The new Elections Act which was for the first time applied during this parliamentary election, provides for additional safeguards during the voting. To obtain a ballot and the stamped envelope, a voter has to provide a valid identification card (or another document indicating all voters data as the voter register, i.e. the address of permanent residence) and to sign the voter list. The new Elections Act requires voters to cast special envelopes with filled ballots into the ballot box while the unused ballots shall be placed into a special ballot box. However, the Elections Act does not precisely define the procedure of handling the unused ballots during the postal voting from abroad. There are also no clear provisions on how to seal the ballot boxes.
In many cases the ballot boxes for unused ballots were not sealed and opened several times during the voting day to empty. Unused ballots were regularly removed in unsealed plastic bags. In some cases ballot boxes for voting ballots were not sealed. EPDE observers recorded a few cases when voters casted envelopes with filled ballots to the wrong ballot box - commission members were allowed by the Chairmen to take off those envelopes from the wrong box and cast them to the right one. In a few cases voters were allowed to vote without proper ID (i.e. showing the passport) or they refused to cast unused ballot to the proper box.
The new Elections Act does not foresee the counting of unused envelopes nor the unused ballots. During the counting, different approaches rather than a unified procedure were applied to establish the voting results by the observed PECs. The Elections Act provides neither for handing out the copy of the result’s protocol to the observers nor other PEC members nor for displaying the protocols for public scrutiny. The protocols are not available for later verification by the citizens and can be revised only by courts. In some cases the establishing of the results was challenging to the PECs. There were different approaches of assessing invalid ballots observed at different PECs. In one observed case ballots were damaged during opening of the envelopes and repaired with a tape. Those ballots were assessed valid.
During the handing over the voting materials at the District Election Commission in Bratislava, several cases of correction of mistakes in the results’ protocols by the PECs were observed.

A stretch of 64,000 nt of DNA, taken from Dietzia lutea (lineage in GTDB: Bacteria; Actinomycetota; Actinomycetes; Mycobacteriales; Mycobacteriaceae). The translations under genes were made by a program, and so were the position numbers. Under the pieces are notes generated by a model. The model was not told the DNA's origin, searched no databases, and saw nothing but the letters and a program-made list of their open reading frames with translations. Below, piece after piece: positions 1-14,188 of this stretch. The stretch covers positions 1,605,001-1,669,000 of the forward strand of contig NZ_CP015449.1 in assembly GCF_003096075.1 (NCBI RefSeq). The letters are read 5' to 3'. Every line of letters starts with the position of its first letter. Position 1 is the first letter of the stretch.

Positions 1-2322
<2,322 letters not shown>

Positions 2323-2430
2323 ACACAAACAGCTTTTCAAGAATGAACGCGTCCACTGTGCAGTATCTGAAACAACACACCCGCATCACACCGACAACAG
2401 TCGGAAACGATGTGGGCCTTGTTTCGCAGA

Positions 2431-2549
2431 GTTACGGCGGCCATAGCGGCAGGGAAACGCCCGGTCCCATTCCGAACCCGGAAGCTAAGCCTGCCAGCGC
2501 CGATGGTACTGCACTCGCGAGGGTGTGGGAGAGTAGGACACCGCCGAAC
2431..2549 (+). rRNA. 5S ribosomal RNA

- to define in the Elections Act the status of international and domestic citizens’ observers
- to strengthen the transparency of the voting process by ensuring the right of observers to have access to all election-related documents and information
- to allow photographing and filming in the polling stations with respect to publish sensitive voters data
- to display the election results for public scrutiny at the polling stations and allow for handing out of copies of election result’s protocols to the observers and other PEC members
- to introduce more inclusive system of voting abroad
- to allow publishing election polls until the end of election campaign
- to introduce sufficient safeguards for ballot boxes with both used and unused ballots, i.e. through a unified stamping procedure or seals
- to provide a format of the ballots and envelopes which would avoid the damaging of the ballots during opening the envelopes
- to introduce transparent ballot boxes
- to introduce different ballot boxes for used and unused ballots, i.e. in different colours
- to strengthen the capacities of PECs by establishing of a sufficient poll of available human resources for the PECs
- to create PECs at penitentiaries, hospitals and houses for elderly thus limiting mobile voting
- to strengthen the capacities of PECs by obligatory sending the final PEC results to Statistical Office via internet
- to strengthen voter education in districts with large Roma minorities
- to provide a list of polling stations with respective addresses sorted by districts on the relevant website
- to reconsider the application of one nation-wide constituency for parliamentary elections.
European Platform for Democratic Elections (EPDE) was established on December 12, 2012 in Warsaw. It is made up of 14 civil society organizations supporting or conducting civil election monitoring in the Eastern Partnership countries, the Russian Federation, and the European Union. The purpose of the EPDE is to provide assistance for the civil election monitoring in the Eastern Partnership countries and the Russian Federation, as well as to contribute to the democratic electoral processes in Europe.